Carina Green

This list is a blend of both shows that I’ve really been enjoying recently and shows that got me into fiction podcasts, eventually inspiring me and my co-creator Ryan to write our own. Thrillers, science-fiction, horror, romance, mysteries—the breadth of genre and creativity in the audio drama community continues to be exciting to witness.

Another excellent horror podcast that traverses the globe, the first two seasons of The White Vault follow a repair team sent to investigate a mysterious signal emanating from a remote arctic research station. Backed by an amazing cast, the plot kept me on the edge of my seat, filled with a growing sense of dread as the story descended into darker and stranger territory with each passing episode.

Written, produced, and narrated by Sunny Moraine, Gone tells the story of a woman who wakes up to an empty world where everyone has suddenly vanished overnight, leaving no clue as to what happened or why. To me, Gone really proves what one person can do with just a great premise and a microphone. Also featuring themes of mental illness, isolation, and loneliness, Moraine brings the protagonist to life in compelling, human detail as she tries to cope with her increasingly desperate situation and the dark that is closing in. Season two is scheduled for release in May of 2022.

My most vivid memory of listening to Moonface is having to go to the bathroom in my office building so I could cry in peace. This is the kind of fiction podcast that stays with you, that burrows itself inside of you. Created, produced, and narrated by Joel Kim Booster, Moonface is a six-episode podcast about a son who is struggling to come out to his mother because they don’t speak the same language. Funny, moving, poetic, and incredibly human—I recommend Moonface to anyone who wants to feel a lot of things. Just have tissues ready.

I first heard about this show because of its star, Mark Fishbasch, mainly known as the popular YouTuber, Markiplier. The premise also hooked me: a night watchman finishes his shift and discovers that everyone who went to sleep the previous night has mysteriously died. He falls in with a band of survivors, struggling to stay awake and figure out the source of the epidemic. Created by QCODE, the plot of The Edge of Sleep will keep you on edge of your seat and the cast is excellent, prepare for a real nailbiter.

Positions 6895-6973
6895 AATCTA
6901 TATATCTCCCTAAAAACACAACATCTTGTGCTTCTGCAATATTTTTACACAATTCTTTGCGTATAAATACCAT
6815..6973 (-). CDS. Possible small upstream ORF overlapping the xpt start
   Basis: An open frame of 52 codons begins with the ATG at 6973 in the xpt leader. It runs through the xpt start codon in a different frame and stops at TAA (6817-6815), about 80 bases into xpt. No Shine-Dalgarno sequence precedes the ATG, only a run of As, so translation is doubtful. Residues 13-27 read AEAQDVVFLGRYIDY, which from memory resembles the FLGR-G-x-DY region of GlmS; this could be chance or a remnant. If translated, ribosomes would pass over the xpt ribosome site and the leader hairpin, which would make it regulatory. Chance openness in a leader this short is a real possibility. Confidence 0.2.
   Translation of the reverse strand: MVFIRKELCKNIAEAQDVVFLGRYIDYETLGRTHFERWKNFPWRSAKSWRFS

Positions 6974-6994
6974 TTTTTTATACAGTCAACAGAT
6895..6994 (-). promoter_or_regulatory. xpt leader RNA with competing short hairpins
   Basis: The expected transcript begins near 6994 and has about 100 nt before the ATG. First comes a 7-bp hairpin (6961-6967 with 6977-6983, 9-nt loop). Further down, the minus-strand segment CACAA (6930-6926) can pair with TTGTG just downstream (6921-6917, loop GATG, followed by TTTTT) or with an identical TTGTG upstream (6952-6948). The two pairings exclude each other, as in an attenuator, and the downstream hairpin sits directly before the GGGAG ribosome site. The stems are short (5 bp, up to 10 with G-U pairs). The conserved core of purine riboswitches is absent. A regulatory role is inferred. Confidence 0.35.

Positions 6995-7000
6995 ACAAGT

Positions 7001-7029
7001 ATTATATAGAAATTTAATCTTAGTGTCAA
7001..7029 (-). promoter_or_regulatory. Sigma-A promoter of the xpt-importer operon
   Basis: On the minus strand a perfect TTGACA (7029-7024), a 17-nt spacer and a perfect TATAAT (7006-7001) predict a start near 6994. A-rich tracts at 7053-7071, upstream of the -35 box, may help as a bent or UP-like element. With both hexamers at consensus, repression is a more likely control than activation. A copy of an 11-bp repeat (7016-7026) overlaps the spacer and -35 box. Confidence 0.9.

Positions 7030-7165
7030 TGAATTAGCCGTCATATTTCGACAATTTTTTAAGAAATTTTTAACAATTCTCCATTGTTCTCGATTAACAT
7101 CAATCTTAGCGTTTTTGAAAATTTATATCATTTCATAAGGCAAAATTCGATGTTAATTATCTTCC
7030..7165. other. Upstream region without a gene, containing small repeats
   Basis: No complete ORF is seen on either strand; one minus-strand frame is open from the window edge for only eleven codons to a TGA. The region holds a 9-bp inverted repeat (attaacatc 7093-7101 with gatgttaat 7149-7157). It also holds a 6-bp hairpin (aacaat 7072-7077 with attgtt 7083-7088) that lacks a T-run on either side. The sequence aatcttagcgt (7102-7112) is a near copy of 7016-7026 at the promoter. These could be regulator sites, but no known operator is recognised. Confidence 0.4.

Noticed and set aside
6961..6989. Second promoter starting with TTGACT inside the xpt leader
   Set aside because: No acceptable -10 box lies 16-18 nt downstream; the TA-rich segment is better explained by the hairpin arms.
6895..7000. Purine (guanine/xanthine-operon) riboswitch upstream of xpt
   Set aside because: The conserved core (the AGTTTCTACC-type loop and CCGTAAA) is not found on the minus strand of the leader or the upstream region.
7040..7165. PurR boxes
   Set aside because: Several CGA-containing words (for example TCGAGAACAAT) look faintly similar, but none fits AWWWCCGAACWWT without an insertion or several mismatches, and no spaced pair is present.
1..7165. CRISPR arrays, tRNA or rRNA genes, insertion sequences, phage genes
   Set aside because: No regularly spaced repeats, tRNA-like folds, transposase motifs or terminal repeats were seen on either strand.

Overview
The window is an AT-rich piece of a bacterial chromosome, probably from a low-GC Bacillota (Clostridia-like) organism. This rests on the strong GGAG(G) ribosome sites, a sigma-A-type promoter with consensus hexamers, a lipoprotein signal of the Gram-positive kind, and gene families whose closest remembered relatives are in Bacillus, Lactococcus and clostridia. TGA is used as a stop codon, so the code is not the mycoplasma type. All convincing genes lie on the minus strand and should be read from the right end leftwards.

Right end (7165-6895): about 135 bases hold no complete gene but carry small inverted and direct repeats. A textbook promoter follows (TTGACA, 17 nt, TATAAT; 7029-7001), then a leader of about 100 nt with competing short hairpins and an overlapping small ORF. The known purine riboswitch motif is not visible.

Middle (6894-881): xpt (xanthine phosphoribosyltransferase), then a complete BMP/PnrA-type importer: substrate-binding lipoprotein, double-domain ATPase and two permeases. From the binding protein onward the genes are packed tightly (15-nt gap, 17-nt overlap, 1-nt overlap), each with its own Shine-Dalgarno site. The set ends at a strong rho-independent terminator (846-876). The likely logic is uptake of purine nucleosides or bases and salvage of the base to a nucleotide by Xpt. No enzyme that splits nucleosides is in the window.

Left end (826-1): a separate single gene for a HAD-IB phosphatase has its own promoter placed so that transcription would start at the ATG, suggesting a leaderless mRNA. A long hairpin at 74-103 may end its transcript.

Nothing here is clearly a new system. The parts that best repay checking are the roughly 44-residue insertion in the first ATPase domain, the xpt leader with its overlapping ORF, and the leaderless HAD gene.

Created, produced, and predominantly narrated by Sarah Rhea Warner, Girl in Space starts off a quiet affair, as the eponymous Girl muses on her current circumstances (trapped on a dying ship in the far-flung reaches of space). Even as the story expands, the cast grows, and the stakes raise, we always stay close to the Girl. I loved the warm tone of the show and the way it was able to blend plot and introspection, mixing sweeping themes such as what it means to be human with stream-of-consciousness musing on cheese. Season two is apparently coming soon!

I think few podcasts do horror quite like Old Gods of Appalachia—I often couldn’t listen to it home alone at night. An eldritch horror anthology set in the Appalachian Mountains (though a version slightly different than the mountains we might know), brace yourself for some very unsettling, but gripping stories about madness, darkness, monsters sleeping inside the earth, and monsters living inside of us—all featuring a stellar cast and stunning soundtrack. Please heed the content warnings on each episode, though.

The premise of Midnight Burger instantly intrigued me. A time-traveling, dimensions-spanning diner? I had to know more. And the creators of Midnight Burger absolutely deliver in this strange, funny, and often heartwarming show. Follow the eclectic cast from 1934 Kentucky to a dystopian future to an ice age as they confront everything from supermassive black holes to their own pasts, and brace yourself for an incredible ride.

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